Dovish sentiment prevails at Jackson Hole
Corporates | Kennett Square, PA
The Jackson Hole Economic Symposium took place last Thursday and Friday under the backdrop of an improving employment environment but with continuing concerns about the spread of the Delta variant. Fed Chair Powell’s dovish comments led to a softening of the dollar and slight drop in rates following his announcements. Commodity prices continued to rise throughout the week due to supply constraints.
Since 1978, prominent central bankers, finance ministers, academics, and financial market participants have convened in scenic Jackson Hole to discuss monetary policy. Emblematic to the current challenges facing the economy, the event was moved virtual for the second consecutive year as uncertainty caused by the Delta variant continues to fester. Preceding the symposium this year, market watchers speculated whether Chair Powell would divulge any details regarding the impending tapering of the Fed balance sheet. The Fed indicated they are likely to begin reducing bond purchases as the labor market continues to improve. The unpredictability of the Delta variant and lack of internal consensus within the FOMC caused anticipation of any major tapering announcements to dissipate in the days before the conference. Ultimately, Chair Powell maintained that tapering is likely to begin by the end of this year and that tapering decisions should be viewed independently of interest rate hikes. The November FOMC meeting remains the most likely timing for a formal announcement. Chair Powell’s remarks also laid out the dovish case for inflation, presenting the argument that inflation was likely to be transitory and in line with their objectives for the long run. The 10y Treasury rose steadily this week on the announcement of full FDA approval for the Pfizer vaccine and renewed calls from St. Louis Fed President James Bullard to begin tapering. Rates fell slightly following Chair Powell’s remarks on Friday to close the week at 1.305%.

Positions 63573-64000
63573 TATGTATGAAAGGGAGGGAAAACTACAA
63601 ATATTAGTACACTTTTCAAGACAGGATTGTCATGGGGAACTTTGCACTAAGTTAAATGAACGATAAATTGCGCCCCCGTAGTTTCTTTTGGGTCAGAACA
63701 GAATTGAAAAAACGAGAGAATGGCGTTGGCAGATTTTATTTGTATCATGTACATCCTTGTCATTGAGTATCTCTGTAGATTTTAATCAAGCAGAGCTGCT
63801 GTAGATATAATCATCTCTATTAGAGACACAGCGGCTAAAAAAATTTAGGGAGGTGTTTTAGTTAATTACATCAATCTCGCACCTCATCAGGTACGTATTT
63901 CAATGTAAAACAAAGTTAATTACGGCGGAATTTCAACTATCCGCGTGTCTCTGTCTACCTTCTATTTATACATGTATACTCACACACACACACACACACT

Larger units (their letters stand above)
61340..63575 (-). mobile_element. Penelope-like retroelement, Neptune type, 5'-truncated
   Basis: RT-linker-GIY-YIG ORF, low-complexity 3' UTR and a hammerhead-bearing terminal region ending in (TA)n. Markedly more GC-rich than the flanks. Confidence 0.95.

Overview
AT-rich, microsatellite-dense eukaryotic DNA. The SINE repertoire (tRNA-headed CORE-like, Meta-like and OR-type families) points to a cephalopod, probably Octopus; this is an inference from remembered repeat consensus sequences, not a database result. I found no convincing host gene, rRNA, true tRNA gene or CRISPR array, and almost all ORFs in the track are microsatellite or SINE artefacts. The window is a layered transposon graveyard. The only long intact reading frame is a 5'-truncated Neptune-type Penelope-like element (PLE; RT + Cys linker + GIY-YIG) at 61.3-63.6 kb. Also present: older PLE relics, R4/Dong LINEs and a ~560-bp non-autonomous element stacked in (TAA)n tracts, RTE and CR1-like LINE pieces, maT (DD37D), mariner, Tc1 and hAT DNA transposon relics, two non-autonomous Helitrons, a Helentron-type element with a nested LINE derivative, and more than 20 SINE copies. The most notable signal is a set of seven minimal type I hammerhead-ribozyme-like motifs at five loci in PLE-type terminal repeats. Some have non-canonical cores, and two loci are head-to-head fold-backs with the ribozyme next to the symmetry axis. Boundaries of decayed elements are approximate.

(Related insight: Read, "Recapping Powell's Jackson Hole 2021 Speech")
Dollar strength softens following Powell’s remarks
The U.S. dollar remained steady this week as the market awaited signals from the Jackson Hole conference. The terrorist attacks in Afghanistan and more hawkish comments from FOMC members briefly bumped the dollar higher entering Friday morning, but those gains were quickly erased by Chair Powell maintaining a fairly dovish stance in his remarks. The dollar fell to its lowest level since mid-August following his speech.
(Related insight: Read “Six key steps to implementing an operational FX program”)
Aluminum hits record high
Last Friday, aluminum prices jumped to $2,658/ton, the highest price since April 2018. The surge was driven by curbs in production in China. A heightened focus on controlling emissions led to a 10% output cut among the five major Chinese smelters in Xinjiang during the first seven months of this year. Additionally, a major fire at an aluminum plant in Jamaica further raised concerns of supply constraints. The price of steel has also consistently posted record high prices this year as China seeks to keep production at 2020 levels. Steel prices rose 87% this year to $1900/ton after averaging $600/ton during 2019, before the pandemic. Oil also rallied last week fueled by the weakening dollar as well as concerns over the impending storm in the Gulf of Mexico.
The market will focus on August employment numbers, which the U.S. Bureau of Labor Statistics will release on Friday. The tapering discussions at the next FOMC meeting will depend heavily on whether the trend of positive job reports continues. Hurricane Ida has not substantially impacted oil prices to date, but the market will closely monitor how quickly offshore production and refineries return to full capacity.
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